On bare feet, carrying rocks in their mouths, Salvatore Mancuso (Vincenzo Amato) and his oldest son Angelo (Francesco Casisa) climb a very rugged mountain in Italy to the base of the wooden cross at the top. They take the blood-crusted stones out of their mouths and ask God for a sign. These Sicilian peasants want to know whether or not to sell all they have for passage to America. Pietro (Filippo Pucillo), Salvador's mute son, arrives with postcards showing a land of wealth and abundance in the Land of the Free. They have their sign. Everyone begins packing except the matriarch of the clan, Fortunata (Aurora Quattrocchi), who is a healer and wise woman in the community. She has no need for external riches, but is eventually convinced to join her family on the journey. Two villagers, Rita (Federica de Cola) and Rosa (Isabella Ragonese), promised to unmarried men in America, join them.

These rural folk are stunned when they see the chaos, speed, and hugger-mugger of the port city. They are unprepared for the voyage but climb aboard the ship after passing through all the requirements and questions. Lucy (Charlotte Gainsbourg), a single woman, decides to travel with them although it is obvious from her fashionable clothes that she is from a higher class than theirs. Rumors soon spread about her. It seems that she is trying once again to gain entry into America but to do so she has to find a potential husband. On the passage across the Atlantic, the ship is tossed on wild waves, and the passengers in crowded quarters in the hold are badly shaken.

Golden Door is written and directed by Emanuele Crialese and in two vivid scenes he captures the mystery and the adventure of the journey. In the first, an overhead shot shows a sea of heads; slowly the ship pulls away from the shore, and two groups become apparent, one staying and one going. In the second, the ship arrives in America but no one can see the land since Ellis Island is covered in fog. It's a perfect metaphor for everyone on board who is traveling blind, animated by hopes for a better life of financial prosperity but with little idea of what really awaits them.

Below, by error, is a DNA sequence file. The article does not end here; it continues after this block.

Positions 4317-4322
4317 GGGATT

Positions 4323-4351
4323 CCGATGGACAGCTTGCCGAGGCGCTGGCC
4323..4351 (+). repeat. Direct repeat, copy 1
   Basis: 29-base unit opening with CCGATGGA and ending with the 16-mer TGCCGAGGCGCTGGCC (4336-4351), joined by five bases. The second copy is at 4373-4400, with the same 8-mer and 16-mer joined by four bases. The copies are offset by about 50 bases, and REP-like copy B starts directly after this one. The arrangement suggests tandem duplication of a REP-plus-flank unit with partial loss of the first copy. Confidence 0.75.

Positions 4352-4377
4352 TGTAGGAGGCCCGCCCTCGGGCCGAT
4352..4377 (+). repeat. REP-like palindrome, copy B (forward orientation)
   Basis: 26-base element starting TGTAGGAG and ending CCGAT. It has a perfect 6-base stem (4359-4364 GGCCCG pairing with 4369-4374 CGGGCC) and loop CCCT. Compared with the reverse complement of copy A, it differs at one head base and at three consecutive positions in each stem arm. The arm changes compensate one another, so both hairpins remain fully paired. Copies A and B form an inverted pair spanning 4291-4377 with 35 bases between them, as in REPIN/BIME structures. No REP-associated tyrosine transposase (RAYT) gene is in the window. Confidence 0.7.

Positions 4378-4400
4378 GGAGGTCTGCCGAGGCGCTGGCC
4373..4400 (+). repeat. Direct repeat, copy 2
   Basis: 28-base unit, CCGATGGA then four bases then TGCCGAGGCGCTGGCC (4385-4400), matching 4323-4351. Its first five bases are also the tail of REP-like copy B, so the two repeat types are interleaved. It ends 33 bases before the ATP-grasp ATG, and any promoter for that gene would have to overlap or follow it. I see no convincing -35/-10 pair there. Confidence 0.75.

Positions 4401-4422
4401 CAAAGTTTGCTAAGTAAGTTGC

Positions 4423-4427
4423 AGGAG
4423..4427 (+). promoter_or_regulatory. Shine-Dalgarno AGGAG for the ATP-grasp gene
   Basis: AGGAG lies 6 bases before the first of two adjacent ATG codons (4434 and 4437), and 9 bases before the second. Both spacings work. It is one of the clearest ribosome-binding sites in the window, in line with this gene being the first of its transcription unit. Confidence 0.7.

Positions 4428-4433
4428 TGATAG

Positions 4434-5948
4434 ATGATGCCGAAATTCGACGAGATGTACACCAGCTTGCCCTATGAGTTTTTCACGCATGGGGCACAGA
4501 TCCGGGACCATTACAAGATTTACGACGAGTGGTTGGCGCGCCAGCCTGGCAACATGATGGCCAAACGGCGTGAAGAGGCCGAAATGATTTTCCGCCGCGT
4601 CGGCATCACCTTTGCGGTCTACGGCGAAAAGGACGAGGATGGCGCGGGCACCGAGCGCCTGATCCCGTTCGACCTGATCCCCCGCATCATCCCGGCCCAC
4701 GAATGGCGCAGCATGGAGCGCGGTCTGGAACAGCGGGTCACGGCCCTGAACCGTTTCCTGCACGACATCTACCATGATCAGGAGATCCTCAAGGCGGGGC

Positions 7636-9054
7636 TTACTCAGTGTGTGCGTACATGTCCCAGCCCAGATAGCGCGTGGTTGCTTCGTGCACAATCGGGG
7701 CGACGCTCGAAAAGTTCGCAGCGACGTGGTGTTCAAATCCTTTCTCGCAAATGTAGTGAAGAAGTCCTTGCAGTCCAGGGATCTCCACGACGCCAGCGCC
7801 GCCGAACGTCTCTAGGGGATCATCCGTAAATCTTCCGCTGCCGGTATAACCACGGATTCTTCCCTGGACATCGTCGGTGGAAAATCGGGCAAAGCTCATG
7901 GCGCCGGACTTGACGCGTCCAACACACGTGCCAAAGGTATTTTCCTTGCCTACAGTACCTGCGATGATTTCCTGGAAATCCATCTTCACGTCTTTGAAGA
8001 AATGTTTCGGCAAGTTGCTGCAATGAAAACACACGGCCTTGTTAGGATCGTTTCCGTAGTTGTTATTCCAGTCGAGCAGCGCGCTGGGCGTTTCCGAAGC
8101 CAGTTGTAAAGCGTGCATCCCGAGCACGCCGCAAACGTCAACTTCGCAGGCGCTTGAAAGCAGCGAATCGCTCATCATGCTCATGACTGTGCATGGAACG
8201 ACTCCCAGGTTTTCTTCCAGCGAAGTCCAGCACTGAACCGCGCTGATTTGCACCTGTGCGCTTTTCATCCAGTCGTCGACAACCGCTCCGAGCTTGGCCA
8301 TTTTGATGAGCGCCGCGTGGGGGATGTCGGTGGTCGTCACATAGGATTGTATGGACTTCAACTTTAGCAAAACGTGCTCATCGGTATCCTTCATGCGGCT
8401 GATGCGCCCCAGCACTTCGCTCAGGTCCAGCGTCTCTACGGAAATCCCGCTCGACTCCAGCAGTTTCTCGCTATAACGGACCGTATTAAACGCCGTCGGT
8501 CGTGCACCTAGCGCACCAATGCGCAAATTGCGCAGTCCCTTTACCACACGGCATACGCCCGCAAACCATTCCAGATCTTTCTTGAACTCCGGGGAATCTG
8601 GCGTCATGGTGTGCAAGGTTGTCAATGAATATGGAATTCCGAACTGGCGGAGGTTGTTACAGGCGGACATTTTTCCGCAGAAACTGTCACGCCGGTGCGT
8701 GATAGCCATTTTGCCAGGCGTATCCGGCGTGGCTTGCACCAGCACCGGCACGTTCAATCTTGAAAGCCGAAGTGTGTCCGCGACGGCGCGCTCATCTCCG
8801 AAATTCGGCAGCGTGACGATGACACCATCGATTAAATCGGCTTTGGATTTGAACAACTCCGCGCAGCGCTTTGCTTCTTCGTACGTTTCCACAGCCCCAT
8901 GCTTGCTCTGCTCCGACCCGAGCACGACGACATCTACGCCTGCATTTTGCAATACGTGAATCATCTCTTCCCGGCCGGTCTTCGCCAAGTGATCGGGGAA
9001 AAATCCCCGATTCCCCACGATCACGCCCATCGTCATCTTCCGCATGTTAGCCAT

The passengers are herded like cattle from one room to another, given medical check-ups, and then a series of aptitude tests to determine whether or not they are fit to enter America. The ordeal proves difficult for both Pietro and Fortunata; the old woman is less than enthusiastic about this brave new world than the others. Salvador, however, is in high spirits, thanks to a suggestion by Lucy that he finds to be both a miracle and an answer to his prayers.

During the journey, Salvador imagined America as a land where money grows on trees and someone can bathe in milk. Director Crialese uses magical realism to convey these immigrants' yearning for a new world of opportunity. As today's Americans consider immigration policies and their own attitudes toward immigrants, they would do well to see this movie about these Italian peasants and what coming to the new world means to them.

The DVD has an introduction by Martin Scorsese and a featurette on the "Making of Golden Door".